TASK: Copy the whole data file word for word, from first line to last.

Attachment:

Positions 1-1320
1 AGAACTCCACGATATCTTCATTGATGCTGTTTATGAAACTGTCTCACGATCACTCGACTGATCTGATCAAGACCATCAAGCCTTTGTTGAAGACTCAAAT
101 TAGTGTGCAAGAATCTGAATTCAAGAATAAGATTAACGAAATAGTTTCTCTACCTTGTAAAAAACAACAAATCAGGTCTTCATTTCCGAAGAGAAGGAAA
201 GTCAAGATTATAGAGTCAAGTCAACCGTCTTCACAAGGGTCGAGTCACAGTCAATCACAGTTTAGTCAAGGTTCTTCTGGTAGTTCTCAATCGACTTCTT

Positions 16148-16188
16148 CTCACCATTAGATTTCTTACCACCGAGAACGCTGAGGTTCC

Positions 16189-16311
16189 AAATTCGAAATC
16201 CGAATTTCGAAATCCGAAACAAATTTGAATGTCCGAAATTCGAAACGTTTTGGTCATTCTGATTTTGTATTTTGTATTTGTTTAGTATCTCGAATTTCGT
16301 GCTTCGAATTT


Positions 1-1320
1 AGAACTCCACGATATCTTCATTGATGCTGTTTATGAAACTGTCTCACGATCACTCGACTGATCTGATCAAGACCATCAAGCCTTTGTTGAAGACTCAAAT
101 TAGTGTGCAAGAATCTGAATTCAAGAATAAGATTAACGAAATAGTTTCTCTACCTTGTAAAAAACAACAAATCAGGTCTTCATTTCCGAAGAGAAGGAAA
201 GTCAAGATTATAGAGTCAAGTCAACCGTCTTCACAAGGGTCGAGTCACAGTCAATCACAGTTTAGTCAAGGTTCTTCTGGTAGTTCTCAATCGACTTCTT

Positions 16148-16188
16148 CTCACCATTAGATTTCTTACCACCGAGAACGCTGAGGTTCC

Positions 16189-16311
16189 AAATTCGAAATC
16201 CGAATTTCGAAATCCGAAACAAATTTGAATGTCCGAAATTCGAAACGTTTTGGTCATTCTGATTTTGTATTTTGTATTTGTTTAGTATCTCGAATTTCGT
16301 GCTTCGAATTT